Writer’s Block

68969_113871912114086_1429354330_nIsn’t it odd that I write about such a myriad of topics, but when I look back a year ago I find that I wrote so very little about my Daddy’s death? It is obvious that I tend to fall silent when the topics grow too personal; I am sure there is a therapist somewhere who would love to sink their metaphorical hands into me. I wonder what they would find because I look at April 15, 2014 as a multi-level pivotal day . . . I am not sure my mind has worked the same since.

Part of my brain malfunction is that my memories have become slurred over the past 365 days. There was a time when details of a story came easy to me, but I have found that pain dulls recall. When I try to pull it up I remember that I was at work and my sister called to tell me everything was fine but Mom and Dad were on the way to Brookwood because he didn’t feel right and his arm was numb. My mom beeped in and I answered to hear her telling me the same information with the added detail that they had been cooking chicken for a luncheon she was supposed to have that day. I cannot stress to you the amount of detail shared about that chicken.

I can’t remember what time I flew to Birmingham. I can’t remember when we decided I would go – I think it was later the same day. If I remember correctly I got to Birmingham at dinner time (because I grabbed Chick-fil-a at the airport) and Ginnie, a girl I had never met in person, took me to the hospital. I must have gone down on the 16th, cause I had to fly to Dallas before heading on and I had to OJ it through the terminal to make my flight because a storm caused our plane to have to circle a few times before landing.

I remember seeing my Daddy when I arrived and wanting to shoo all the loving people from the room so I could hold his had and look in his eyes and tell him I loved him. I remember waiting  . . . he was loved by so many. I waited long enough to be polite and then I walked in and took his free hand while Susan finished praying; I couldn’t wait any longer. He had died and they had brought him back and he told me how it hurt. He said he didn’t really want to do that again; I told him I would rather he not as well. We laughed and I squeezed his hand tighter.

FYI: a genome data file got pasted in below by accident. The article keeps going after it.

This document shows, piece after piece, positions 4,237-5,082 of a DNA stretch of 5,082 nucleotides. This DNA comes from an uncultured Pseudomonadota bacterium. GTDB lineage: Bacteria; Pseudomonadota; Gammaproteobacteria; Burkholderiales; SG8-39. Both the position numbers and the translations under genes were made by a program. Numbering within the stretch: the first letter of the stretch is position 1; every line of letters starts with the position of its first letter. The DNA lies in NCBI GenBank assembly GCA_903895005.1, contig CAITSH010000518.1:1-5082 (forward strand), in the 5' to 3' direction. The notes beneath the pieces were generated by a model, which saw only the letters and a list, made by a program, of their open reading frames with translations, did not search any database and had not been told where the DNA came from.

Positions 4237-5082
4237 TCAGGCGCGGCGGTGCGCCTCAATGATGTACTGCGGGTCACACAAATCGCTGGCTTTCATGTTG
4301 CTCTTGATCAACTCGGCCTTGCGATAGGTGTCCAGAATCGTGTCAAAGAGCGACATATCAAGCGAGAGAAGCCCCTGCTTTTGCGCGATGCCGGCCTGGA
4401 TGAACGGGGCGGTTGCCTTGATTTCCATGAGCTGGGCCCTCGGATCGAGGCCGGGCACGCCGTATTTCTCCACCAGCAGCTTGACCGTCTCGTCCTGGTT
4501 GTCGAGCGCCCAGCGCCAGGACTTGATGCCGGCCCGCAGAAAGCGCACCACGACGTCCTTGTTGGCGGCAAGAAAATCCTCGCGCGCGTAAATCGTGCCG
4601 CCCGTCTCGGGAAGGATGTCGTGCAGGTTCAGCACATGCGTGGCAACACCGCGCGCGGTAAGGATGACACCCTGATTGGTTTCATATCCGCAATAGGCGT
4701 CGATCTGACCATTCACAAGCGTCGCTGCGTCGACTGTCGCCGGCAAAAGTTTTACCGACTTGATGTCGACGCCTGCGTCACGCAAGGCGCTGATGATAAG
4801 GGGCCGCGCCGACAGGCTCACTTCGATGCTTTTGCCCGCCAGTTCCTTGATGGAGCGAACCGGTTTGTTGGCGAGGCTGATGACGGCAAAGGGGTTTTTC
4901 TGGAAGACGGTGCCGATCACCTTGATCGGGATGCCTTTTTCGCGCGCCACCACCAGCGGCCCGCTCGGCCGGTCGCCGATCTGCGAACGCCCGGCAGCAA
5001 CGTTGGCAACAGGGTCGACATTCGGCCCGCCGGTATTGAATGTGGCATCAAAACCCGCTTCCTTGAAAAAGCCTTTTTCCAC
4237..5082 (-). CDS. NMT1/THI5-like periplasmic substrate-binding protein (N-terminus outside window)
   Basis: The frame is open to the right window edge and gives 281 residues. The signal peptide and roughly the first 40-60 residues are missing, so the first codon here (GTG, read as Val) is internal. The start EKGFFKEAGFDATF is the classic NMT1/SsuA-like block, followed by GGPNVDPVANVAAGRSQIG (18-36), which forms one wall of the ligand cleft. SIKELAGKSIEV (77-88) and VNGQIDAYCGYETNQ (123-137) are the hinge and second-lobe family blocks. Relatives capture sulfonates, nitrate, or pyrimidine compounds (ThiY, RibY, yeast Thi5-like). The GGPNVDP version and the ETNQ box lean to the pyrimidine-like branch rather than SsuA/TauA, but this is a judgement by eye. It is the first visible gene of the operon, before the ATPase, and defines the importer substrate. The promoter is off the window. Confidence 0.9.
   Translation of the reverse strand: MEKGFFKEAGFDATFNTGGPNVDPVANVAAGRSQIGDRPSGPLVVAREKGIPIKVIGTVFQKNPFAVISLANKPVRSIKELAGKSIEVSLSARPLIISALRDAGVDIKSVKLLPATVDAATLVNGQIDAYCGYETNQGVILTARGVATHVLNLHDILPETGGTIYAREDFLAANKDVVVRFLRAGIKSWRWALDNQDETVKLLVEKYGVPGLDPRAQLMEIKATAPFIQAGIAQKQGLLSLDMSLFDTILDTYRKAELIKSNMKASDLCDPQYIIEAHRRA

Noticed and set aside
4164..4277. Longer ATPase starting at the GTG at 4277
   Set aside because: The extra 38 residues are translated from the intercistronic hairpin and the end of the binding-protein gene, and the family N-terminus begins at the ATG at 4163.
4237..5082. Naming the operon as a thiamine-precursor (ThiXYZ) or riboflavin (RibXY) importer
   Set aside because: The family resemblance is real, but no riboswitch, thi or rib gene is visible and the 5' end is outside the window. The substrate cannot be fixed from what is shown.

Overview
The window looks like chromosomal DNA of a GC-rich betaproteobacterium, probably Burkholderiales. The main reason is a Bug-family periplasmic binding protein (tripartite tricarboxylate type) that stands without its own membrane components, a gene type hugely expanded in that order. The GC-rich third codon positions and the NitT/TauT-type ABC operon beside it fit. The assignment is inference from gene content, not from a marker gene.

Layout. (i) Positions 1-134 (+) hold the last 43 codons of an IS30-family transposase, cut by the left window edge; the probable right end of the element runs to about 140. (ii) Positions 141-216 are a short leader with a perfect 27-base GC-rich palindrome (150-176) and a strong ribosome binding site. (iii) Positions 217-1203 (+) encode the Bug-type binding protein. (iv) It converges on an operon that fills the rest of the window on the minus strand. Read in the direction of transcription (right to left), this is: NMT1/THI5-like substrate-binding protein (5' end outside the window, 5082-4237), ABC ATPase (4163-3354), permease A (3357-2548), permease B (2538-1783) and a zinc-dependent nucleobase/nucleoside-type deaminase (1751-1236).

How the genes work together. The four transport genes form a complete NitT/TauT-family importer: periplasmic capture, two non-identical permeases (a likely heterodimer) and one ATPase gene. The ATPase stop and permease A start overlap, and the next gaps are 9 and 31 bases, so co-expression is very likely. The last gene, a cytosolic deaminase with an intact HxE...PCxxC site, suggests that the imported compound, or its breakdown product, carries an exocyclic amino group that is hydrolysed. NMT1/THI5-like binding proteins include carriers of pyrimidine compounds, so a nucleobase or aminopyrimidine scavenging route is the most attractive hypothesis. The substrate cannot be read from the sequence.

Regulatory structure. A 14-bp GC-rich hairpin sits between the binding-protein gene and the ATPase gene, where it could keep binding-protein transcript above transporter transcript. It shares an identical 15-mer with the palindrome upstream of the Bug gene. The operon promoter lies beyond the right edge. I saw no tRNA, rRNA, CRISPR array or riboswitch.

See, this is why I don’t write these things – I sounds so dramatic and I fear the pity of man. Truth is, it was dramatic. . . the MOST dramatic event of my life.

I remember my sister curled up in a chair in the waiting room, fully prepared to sleep there that night “just in case” and I remember the menacing look she gave when we pushed for her to go home and get real rest before the quadruple bypass surgery the next morning. My brother wasn’t there yet. I felt strangely grown up and simultaneously childlike – that’s something no one thinks to talk about.

That was a year ago. . . that was the beginning of 3+ weeks that would change me forever. I’m going to try to make myself write about it over the next weeks, so stay away if you don’t want the raw emotion and potential rambling that will be found here, a.k.a drama. I’m going to force myself to write for my own sake and for the sake of our children. When I print this edition of the blog books it will contain these bits of family history to prick their memories and fill in gaps. (I should get Bubba to help me because his mind is a steel trap!) I’ll try to write in a way that my Daddy is honored and the Lord is glorified.

But for now I am off to bed. Just these few paragraphs and I am exhausted.
Goodnight. Okay.

Advertisements
This entry was posted in family. Bookmark the permalink.

4 Responses to Writer’s Block

  1. Debbie says:

    You are courageous . . . I have no doubt that your entries will indeed honor your dad and glorify the Lord. . . your first one did just that. It is hard for me to read and I cannot even imagine how much harder for you to remember and write it down. Your family (and friends) will definitely appreciate the effort you are making . . . the memories make us love your daddy (and you) even more.

  2. Dawn says:

    I completely echo Debbie’s thoughts.

  3. Adelaide says:

    With tears in my eyes as I finished this honoring blog, I turned and looked at the picture of your dad that I have framed and I remembered once more, what a godly, wise, funny man he was. Thank you for sharing your feelings and memories.

  4. John Mark Patrick says:

    Thank you for this.

Thoughts?

Fill in your details below or click an icon to log in:

WordPress.com Logo

You are commenting using your WordPress.com account. Log Out / Change )

Twitter picture

You are commenting using your Twitter account. Log Out / Change )

Facebook photo

You are commenting using your Facebook account. Log Out / Change )

Google+ photo

You are commenting using your Google+ account. Log Out / Change )

Connecting to %s